Muslims Call for Dialogue in Response to Pope’s Remarks on Islam


Posted Sep 16, 2006      •Permalink      • Printer-Friendly Version
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(Los Angeles - 9/16/06)—Yesterday, the Muslim Public Affairs Council today reached out to American Catholic leaders urging them to convene a dialogue between Catholic and Muslim leaders in response to comments this week by Pope Benedict XVI in which he quoted a 14th century Byzantine emperor who said that Islam brought “only things evil and inhuman”. The remarks were followed by a wave of denunciations across the Muslim world.

In a letter to Cardinal Roger Mahoney of the Los Angeles Archdioces, MPAC Executive Director Salam Al-Marayati and Senior Advisor Dr. Maher Hathout, stressed the need for the Vatican and Catholic leaders to clarify and explain the remarks. The letter states in part:

“In this spirit of dialogue and understanding that we continue to further, we would like to call for a meeting and dialogue regarding the recent comments made by Pope Benedict XVI. We do not want to allow for those individuals who call for divisiveness at such volatile times to speak on behalf of our communities. We pray that our continued dialogue will bear fruit and that this issue will be clarified in the most appropriate manner.”

SEE: “The First Casualty of the Pope’s Islam Speech” (TIME, 9/15/06),8599,1535432-1,00.html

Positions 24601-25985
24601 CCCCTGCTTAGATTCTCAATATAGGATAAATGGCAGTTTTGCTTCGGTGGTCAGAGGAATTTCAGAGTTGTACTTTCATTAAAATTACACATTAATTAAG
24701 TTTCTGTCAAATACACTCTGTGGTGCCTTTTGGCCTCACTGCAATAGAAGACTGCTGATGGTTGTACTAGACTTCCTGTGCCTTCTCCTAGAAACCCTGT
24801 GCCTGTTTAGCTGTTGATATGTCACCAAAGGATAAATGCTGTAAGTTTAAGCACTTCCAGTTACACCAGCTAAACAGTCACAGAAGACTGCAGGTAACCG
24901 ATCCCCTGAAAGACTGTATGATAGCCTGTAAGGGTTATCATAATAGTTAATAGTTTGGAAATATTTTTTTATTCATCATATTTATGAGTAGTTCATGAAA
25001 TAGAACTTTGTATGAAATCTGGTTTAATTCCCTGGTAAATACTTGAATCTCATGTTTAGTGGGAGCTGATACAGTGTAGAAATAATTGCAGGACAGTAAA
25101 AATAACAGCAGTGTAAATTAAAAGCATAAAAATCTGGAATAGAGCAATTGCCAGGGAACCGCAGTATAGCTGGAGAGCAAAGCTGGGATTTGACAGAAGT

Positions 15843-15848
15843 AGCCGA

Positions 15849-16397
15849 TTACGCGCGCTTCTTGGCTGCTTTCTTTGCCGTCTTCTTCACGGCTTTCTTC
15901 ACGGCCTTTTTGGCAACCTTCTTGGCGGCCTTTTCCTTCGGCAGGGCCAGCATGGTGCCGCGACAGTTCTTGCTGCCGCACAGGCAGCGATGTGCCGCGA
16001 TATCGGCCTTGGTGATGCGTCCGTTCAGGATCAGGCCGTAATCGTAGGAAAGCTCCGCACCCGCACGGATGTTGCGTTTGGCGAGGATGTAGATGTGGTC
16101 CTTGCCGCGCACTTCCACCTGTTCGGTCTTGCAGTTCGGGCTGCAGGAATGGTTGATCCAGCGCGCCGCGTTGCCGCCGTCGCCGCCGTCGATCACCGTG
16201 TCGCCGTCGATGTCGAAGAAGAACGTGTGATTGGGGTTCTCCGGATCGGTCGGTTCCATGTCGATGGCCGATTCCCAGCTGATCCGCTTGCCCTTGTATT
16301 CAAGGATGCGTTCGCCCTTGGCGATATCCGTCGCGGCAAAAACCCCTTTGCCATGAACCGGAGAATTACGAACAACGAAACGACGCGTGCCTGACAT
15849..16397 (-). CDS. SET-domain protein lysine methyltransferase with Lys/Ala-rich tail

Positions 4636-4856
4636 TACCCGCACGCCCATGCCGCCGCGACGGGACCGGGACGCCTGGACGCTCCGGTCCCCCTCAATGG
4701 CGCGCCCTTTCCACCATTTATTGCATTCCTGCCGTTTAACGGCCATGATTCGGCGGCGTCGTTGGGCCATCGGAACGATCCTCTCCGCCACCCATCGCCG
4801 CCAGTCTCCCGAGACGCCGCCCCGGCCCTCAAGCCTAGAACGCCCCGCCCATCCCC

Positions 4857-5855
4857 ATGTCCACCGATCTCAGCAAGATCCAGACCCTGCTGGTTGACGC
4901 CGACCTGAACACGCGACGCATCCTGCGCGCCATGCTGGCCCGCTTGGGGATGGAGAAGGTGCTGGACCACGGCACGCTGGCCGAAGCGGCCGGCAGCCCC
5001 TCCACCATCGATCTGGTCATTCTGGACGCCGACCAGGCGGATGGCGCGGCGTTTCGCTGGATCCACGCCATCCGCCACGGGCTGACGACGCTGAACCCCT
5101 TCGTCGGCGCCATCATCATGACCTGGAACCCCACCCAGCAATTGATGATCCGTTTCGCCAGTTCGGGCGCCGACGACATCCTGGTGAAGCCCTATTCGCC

MPAC representatives appeared on national news program yesterday to respond to the Pope’s remarks.

SEE: “Should Pope Apologize?” feat. National Director Ahmed Younis (MSNBC’s “Tucker”, 9/15/06)
Under “More Tucker Carlson”, click on “Video: Should Pope apologize?” to view video.

SEE: “Pope vs. Muslims” feat. Communications Director Edina Lekovic (Fox News’ “O’Reilly Factor”, 9/15/06) Click “Video” then select “Pope vs. Muslims” to view video.

In the remarks made during a speech in Germany on Tuesday, the Pope quoted a 14th century Byzantine emperor who described core Islamic figures and concepts in absolute and destructive terms.

“The emperor comes to speak about the issue of jihad, holy war,” the Pope said. “He said, I quote, ‘Show me just what Muhammad brought that was new, and there you will find things only evil and inhuman, such as his command to spread by the sword the faith he preached.’”

The Vatican said the Pope did not intend the remarks to offend anyone. However, two months ahead his first trip to a Muslim nation - Turkey - the remarks require consideration because they are the first instance in which the new Pope has addressed Islam. While he reportedly intended to explore the differences between Islam and Christianity, and the risk of faith-based violence, citing a poor selection that reflects a hostile Crusade-era paradigm rather than the pioneering legacy of the late Pope John Paul II and the modern Vatican.

“We cannot afford further religious tensions at a moment when extremists on all sides can exploit such incidents with devastating results,” said Communications Director Edina Lekovic. “We hope that the statements attributed to Pope Benedict will not compromise the fruitful relationship between Catholics and Muslims in the U.S.”

The revelation of the Quran and Islam ushered in the introduction of vast contributions to the field of education, science, philosophy and scholarship. The first five revealed verses of the Quran led to the great scientific revolution pioneered by Muslims. The Prophet Muhammad re-introduced the principles of the one human family, gender equality, the acknowledgement of other religions, the celebration of diversity, and a binding social contract between rulers and the people they were supposed to serve.

Founded in 1988, MPAC is a public policy and service agency working for the civil rights of American Muslims, for the integration of Islam into American pluralism, and for a positive, constructive relationship between American Muslims and their representatives.